the student experience will culminate with an understanding of how Africa is helping Africa by creating economic growth, community-based education and health care.
San Francisco, California (PRWEB) November 07, 2013
Child Family Health International (CFHI), a leader in global health education has announced program expansion into its seventh location, Uganda. The non-profit, recognized by the United Nations and headquartered in San Francisco, places health professions students alongside native physicians and community members in developing countries to better understand global health realities. CFHI is known for its novel approach that focuses on strengths in developing communities to showcase healthcare providers and others working in innovative ways to provide quality healthcare, despite challenges of poverty and limited resources.
CFHI Executive Director, Dr. Jessica Evert, a faculty member at University of California San Francisco, discussed the uniqueness of the new program site in Uganda. "We are partnering with a self-identified ‘activated community’ that is working at the grassroots level to address multifaceted interactions between poverty, ill health, lack of education, and the need for empowerment in sub-Saharan Africa." Programs in Uganda focus on nutrition and sustainable agriculture, as well as HIV and women and child’s health. CFHI Uganda Local Coordinator, Trina Moyles points out the ironies highlighted by the program, "Students see malnutrition in the bread basket of East Africa, understanding how hunger can happen when the hillsides are lush and ripe for growing nutritious foods." CFHI’s Uganda programs also highlight an organization employing HIV positive patients who have improved their health with HIV medications and provide personal testimony of the need for testing and treatment. CFHI Founder and Stanford Associate Professor, Dr. Evaleen Jones says, "the student experience will culminate with an understanding of how Africa is helping Africa by creating economic growth, community-based education and health care."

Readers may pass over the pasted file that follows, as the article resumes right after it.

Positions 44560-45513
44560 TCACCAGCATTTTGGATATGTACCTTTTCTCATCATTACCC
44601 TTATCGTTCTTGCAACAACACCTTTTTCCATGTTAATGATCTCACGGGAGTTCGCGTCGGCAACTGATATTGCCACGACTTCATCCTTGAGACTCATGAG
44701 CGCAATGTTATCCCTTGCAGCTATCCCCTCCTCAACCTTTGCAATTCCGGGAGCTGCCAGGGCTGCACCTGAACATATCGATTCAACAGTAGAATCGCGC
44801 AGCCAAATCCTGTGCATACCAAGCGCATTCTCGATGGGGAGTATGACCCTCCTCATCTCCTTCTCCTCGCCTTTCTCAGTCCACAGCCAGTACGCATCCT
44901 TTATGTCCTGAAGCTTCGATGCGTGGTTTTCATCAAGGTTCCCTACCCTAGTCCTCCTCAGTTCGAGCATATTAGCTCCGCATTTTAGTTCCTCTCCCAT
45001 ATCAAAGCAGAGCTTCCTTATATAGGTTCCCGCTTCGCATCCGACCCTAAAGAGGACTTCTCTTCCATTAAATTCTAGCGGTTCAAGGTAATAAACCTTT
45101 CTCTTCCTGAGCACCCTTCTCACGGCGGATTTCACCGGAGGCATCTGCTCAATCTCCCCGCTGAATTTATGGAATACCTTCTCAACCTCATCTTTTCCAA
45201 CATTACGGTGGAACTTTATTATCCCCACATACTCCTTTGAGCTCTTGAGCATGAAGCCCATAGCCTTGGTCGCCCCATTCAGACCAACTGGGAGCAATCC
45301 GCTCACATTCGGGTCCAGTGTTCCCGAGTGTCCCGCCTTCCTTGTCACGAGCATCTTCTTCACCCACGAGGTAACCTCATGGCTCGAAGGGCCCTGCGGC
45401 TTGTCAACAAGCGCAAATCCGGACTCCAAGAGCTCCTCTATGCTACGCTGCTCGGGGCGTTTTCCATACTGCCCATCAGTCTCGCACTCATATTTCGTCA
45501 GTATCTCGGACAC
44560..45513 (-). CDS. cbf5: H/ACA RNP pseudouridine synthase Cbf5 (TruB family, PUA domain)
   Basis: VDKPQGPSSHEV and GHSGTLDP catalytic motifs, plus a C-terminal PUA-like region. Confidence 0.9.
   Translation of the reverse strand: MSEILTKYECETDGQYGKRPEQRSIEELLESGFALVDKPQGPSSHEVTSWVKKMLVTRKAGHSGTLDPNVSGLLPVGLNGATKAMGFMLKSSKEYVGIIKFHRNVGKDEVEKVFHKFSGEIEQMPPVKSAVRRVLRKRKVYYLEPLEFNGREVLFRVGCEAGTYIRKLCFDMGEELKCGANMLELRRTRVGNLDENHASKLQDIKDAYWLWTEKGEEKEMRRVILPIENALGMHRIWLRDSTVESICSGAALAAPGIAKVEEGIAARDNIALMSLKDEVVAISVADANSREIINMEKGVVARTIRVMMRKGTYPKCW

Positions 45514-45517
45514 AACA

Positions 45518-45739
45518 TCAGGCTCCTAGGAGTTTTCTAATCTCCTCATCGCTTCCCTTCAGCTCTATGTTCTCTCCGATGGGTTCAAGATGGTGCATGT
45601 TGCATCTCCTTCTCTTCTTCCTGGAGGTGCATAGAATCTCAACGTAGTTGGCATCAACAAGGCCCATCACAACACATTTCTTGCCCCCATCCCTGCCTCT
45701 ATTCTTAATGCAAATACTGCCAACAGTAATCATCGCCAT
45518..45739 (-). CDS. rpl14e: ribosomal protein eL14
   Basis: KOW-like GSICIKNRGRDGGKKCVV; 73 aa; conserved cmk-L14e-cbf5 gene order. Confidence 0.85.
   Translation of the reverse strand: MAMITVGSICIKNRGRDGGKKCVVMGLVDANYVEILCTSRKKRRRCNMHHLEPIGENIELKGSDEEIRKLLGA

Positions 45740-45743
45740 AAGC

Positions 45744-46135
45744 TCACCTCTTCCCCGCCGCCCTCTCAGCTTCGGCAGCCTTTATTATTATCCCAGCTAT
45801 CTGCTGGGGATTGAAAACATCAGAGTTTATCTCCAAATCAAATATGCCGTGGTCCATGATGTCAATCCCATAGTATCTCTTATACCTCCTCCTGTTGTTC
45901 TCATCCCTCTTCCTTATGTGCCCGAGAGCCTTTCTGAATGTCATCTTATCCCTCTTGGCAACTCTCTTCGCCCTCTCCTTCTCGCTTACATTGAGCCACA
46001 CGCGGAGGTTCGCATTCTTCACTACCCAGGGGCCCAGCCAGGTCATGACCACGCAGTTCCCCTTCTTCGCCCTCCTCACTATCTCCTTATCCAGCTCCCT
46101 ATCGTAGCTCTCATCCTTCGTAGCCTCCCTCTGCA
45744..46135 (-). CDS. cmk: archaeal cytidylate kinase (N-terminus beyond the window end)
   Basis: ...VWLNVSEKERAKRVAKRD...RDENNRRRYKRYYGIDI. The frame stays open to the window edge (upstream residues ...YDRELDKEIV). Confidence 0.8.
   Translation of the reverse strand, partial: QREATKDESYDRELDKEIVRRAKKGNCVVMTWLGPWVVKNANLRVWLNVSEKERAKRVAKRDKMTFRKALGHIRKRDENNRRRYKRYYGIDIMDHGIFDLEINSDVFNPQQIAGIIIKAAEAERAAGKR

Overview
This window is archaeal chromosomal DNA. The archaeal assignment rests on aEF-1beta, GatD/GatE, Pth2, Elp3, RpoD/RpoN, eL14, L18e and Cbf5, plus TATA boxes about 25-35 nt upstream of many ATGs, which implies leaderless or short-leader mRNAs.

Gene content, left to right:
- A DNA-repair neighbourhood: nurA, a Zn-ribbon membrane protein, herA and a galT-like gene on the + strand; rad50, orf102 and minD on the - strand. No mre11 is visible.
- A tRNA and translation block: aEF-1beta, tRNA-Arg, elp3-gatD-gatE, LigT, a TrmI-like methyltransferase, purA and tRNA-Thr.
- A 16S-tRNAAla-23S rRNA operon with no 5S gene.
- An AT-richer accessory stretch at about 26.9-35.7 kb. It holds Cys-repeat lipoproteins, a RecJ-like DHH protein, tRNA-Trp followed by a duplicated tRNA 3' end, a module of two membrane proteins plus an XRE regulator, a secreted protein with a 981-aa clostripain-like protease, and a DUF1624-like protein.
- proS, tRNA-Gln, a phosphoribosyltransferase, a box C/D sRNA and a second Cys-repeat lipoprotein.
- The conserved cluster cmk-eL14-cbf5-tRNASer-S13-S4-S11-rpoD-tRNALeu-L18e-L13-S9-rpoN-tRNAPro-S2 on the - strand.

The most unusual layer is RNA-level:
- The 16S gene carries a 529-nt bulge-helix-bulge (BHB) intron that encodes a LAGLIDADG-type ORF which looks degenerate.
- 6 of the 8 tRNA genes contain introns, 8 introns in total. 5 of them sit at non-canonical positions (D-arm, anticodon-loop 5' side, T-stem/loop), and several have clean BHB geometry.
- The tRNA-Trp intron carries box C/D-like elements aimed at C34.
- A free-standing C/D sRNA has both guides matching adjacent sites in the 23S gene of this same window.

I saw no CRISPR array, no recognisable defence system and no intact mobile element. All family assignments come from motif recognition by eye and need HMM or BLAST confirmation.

CFHI’s new Uganda programs, as well as those in 6 other countries, showcase the United Nations’ Millennium Development Goals. A recent study on CFHI program impacts, featured in American Association of Medical College’s journal Academic Medicine, shows gains in understanding of culture, public health, community medicine, and the larger context of global health challenges. This unique understanding of health, beyond the myopic lens of each patient encounter, is key for shaping student understanding as they join the healthcare workforce. Increasing evidence shows poor health is in many ways determined by behaviors and forces outside the hospital bed or clinic exam table, and CFHI programs in East Africa highlight challenges and successes in addressing these issues.
Founded in 1992, CFHI (http://www.cfhi.org) is a non-governmental organization (NGO) operating at the grassroots level to provide transformative global health education experiences and community empowerment in underserved communities around the world. CFHI offers 20+ Global Health Education Programs designed to broaden students' perspectives about global health - as well as a variety of community health initiatives and projects - in developing countries including Argentina, Bolivia, Ecuador, India, Mexico, South Africa, and Uganda. More than 7,000 students have participated in CFHI programs to date. CFHI is an NGO in Special Consultative Status with the Economic and Social Council of the United Nations (ECOSOC).